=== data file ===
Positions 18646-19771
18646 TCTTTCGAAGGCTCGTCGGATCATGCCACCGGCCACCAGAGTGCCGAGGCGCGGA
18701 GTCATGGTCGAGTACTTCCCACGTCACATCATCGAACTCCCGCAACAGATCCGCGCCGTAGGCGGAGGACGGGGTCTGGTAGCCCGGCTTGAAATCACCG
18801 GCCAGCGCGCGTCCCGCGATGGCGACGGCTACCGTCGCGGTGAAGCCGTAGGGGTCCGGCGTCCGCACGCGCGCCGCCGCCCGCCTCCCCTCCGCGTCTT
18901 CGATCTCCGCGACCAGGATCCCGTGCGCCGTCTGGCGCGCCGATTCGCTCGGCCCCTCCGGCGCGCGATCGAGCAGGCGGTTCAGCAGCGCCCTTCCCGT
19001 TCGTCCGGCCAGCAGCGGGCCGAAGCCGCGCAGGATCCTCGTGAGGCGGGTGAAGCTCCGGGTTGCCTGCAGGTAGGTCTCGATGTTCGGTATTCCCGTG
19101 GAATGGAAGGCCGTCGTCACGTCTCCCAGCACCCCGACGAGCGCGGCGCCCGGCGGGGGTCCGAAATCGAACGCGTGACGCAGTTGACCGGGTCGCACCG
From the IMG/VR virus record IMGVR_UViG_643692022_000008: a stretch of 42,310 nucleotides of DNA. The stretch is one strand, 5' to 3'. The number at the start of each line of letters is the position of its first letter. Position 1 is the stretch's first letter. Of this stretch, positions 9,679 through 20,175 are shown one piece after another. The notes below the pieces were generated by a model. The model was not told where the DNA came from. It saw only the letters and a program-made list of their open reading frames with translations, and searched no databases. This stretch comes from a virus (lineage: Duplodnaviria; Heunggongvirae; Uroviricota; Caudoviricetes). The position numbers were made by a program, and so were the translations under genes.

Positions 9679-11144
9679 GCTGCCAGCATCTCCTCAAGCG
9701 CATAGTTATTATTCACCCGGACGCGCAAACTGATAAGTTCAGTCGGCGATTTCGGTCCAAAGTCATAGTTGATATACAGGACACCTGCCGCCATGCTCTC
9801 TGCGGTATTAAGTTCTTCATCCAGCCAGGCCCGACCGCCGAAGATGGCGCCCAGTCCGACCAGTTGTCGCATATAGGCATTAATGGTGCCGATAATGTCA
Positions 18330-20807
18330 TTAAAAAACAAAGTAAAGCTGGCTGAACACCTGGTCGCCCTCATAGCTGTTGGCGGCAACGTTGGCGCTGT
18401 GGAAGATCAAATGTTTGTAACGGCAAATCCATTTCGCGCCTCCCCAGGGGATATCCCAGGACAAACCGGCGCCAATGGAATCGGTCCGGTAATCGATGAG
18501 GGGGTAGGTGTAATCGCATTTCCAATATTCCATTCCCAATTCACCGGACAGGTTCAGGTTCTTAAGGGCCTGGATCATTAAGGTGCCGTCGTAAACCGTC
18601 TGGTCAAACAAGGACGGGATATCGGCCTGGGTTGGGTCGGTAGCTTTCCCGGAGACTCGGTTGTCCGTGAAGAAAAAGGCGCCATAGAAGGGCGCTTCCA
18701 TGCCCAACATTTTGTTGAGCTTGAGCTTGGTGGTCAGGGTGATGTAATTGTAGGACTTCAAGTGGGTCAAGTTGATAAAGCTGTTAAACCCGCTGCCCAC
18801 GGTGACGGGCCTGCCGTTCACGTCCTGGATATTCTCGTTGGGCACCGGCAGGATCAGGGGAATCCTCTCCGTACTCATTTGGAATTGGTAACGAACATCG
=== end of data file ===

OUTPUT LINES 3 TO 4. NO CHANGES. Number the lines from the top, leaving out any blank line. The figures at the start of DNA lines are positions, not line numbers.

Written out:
18701 GTCATGGTCGAGTACTTCCCACGTCACATCATCGAACTCCCGCAACAGATCCGCGCCGTAGGCGGAGGACGGGGTCTGGTAGCCCGGCTTGAAATCACCG
18801 GCCAGCGCGCGTCCCGCGATGGCGACGGCTACCGTCGCGGTGAAGCCGTAGGGGTCCGGCGTCCGCACGCGCGCCGCCGCCCGCCTCCCCTCCGCGTCTT